Welcome to Balls in the Air, where I size up my Fantasy Golf picks of the week, featuring guys to watch (or not) and interesting story lines. Disclaimer: Don’t yell at me if my picks suck. There’s no mathematical formula to my attempt at predicting something as random as golf scores.
After a two-week respite, welcome back to Balls in the Air — I’m sure there’s been an empty place in your lives without it, so I’m struggling to stay up 20 or so extra minutes to maintain my commitment. Well, I’m happy to report that I had a smooth trip to Seattle and I’m pumped to get out to Sahalee tomorrow morning to watch Fred Couples and Tom Watson tee off at 7:45AM (yeah, right, considering it’s 1:00AM right now — I’ll catch them on the back nine). Well, honestly, my mind couldn’t be further removed from the Greenbrier Classic with a big major for the 50+ studs and the Women’s British Open. Oh, by the way, fans should cheer for the pros to make aces (lots of them!) at Greenbrier this week. And alas, here are my picks.
Charlie Wi: Wiiiiiiiiiii! In two of his past three starts, he’s finished fourth. It seems like he’s been doing well at the courses where distance isn’t an issue, rather consistency is more critical. But can the dude finally pull off a win? I like his shot until the last 12 or so holes on Sunday.
GROUP A BENCHER
Stephen Ames: Because it was slim pickings and according to Intern Kevin (whose voice is missed greatly), Ames is the greatest Canadian to have ever played the game.
Charley Hoffman: The Hoff has almost become one of my insurance picks, especially this week. In his past two starts he’s finished T4 and T7, respectively. You know the dude has at least one good round in him.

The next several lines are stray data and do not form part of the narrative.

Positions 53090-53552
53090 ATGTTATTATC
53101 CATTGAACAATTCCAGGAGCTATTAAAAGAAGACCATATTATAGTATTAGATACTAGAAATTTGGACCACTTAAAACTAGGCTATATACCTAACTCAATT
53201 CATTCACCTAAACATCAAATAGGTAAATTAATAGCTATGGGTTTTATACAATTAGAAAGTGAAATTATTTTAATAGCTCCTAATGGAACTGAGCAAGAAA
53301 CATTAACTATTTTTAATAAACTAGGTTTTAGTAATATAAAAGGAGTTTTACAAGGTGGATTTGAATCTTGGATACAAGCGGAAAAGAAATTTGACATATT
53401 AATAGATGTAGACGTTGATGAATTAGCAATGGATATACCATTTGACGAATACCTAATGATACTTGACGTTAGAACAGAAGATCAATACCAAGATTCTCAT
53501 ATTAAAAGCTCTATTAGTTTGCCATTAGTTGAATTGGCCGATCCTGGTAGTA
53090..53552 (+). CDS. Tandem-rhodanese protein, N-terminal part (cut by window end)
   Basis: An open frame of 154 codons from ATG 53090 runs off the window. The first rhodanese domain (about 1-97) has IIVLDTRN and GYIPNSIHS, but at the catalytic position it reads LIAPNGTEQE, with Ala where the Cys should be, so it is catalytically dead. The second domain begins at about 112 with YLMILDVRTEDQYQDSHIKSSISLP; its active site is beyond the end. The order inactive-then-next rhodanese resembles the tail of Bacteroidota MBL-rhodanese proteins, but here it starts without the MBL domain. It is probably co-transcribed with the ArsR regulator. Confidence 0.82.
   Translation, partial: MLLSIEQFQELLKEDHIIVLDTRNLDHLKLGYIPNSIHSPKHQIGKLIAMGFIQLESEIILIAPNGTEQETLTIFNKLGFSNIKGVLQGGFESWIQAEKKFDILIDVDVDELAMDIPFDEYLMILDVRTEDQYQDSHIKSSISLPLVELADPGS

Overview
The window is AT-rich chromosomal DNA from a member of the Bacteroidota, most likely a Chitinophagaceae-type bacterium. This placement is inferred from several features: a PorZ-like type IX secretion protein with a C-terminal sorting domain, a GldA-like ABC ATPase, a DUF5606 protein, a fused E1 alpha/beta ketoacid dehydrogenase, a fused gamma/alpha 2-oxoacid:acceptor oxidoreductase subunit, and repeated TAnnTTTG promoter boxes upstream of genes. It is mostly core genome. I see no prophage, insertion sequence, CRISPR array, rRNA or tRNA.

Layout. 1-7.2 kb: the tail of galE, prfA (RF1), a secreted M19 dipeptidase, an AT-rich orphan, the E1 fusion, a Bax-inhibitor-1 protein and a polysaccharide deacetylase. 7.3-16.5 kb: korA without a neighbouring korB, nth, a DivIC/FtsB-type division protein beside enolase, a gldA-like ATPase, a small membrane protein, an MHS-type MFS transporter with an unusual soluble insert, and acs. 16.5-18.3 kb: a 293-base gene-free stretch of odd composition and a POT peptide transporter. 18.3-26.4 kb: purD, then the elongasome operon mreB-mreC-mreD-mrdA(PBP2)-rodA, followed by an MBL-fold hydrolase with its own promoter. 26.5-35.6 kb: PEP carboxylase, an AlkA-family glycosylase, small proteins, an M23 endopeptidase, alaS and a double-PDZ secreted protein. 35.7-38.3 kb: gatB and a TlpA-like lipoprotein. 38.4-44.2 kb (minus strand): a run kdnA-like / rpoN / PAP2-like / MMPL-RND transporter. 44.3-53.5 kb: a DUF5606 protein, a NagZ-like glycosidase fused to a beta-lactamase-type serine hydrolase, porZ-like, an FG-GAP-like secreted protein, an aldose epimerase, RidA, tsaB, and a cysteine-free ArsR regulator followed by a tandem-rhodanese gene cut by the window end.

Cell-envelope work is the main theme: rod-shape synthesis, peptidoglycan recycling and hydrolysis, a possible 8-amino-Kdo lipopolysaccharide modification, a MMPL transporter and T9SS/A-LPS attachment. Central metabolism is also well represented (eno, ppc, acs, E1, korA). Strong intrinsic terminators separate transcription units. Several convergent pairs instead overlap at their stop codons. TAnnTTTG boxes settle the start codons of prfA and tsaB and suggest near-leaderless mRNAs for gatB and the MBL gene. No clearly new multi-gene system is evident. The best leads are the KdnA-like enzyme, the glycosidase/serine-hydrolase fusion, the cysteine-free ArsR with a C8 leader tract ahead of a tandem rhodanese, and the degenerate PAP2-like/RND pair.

JB Holmes: He makes a lot of birdies. The long-hitting Kentuckian can actually putt pretty well. He T14 at the British Open and placed 5th at the AT&T National. Most notable, he won the CVS Caremark Charity Classic! For those who missed the BBC Broadcast of the Open, the announcers had some fun trying to guess or figure out what the B in JB stands for. In case you didn’t know, JB went by John before he turned pro when he was advised to change his name as to not be confused for the other, more notorious John Holmes. The more you know!
GROUP B BENCHERS
Jim Furyk: He’s been my insurance policy all year and because of that, I only have a few starts left in him. He’s also let me down recently, which means he’ll probably have a solid week, and hell, perhaps even win. From the sounds of it, Greenbrier suits his game and he’s the highest ranked player in the field. Well, given the leaderboards lately, we know that’s almost a non-factor.
Jeff Overton: Quietly having a great year. Lately he’s been appearing on lots of leaderboards, like at the British Open, where he placed T11 (excellent for an American!). He has four top-10s and eight top-12s this season. Time to close coming down the stretch, buddy!
Matt Kuchar: He’s tied for most top-10s on Tour with Retief Goosen. His moniker might as well be Mr. Consistency this year. Kooch has come through almost every week with a solid finish (when I’ve picked him — which means I’ve just jinxed him). He finished T4 last week at the Canadian Open.
GROUP C BENCHER
Richard S. Johnson: I was going to go with the other dude who has been a bastion of consistency (despite his unconventional and hard-on-the-eyes swing) lately — Ricky Barnes. But then I decided I had to pick RSJ, a guy who won last week in Europe with a Swedish radio DJ as his caddie. And it gets even better this week — his caddie’s name is Bing Bing, according to Golfweek‘s Sean Martin. (RSJ’s regular looper, Lance Ten Broeck, played in the Senior British last week and this week he’s caddying for his brother in the US Senior Open.)
Alright, that’s it. Have I mentioned I’m exhausted? I’m exhausted — but pumped for tomorrow. As one illustrious scribe sardonically said to me, “You’re the first person I’ve ever heard who is excited for the Senior Open!” What can I say? I’m just a bundle of enthusiasm.
As for my picks for the Senior Open? Fred Couples. Duh. Apparently because the Seattle-area has been so dry lately, the greens and the course are even firmer and faster than usual. Guys who hit the ball high and land it softly should do well, too — a la Freddie.
Otherwise, Sahalee is Corey Pavin’s type of course — short (relatively), narrower than almost anything you’ve ever seen and lightning fast greens where you need an extra good touch. The American Ryder Cup captain has been playing well lately with a runner-up finish at the Travelers Championship in June and another bridesmaid title at the Senior British Open last week. Maybe this week will be his turn to hoist the trophy.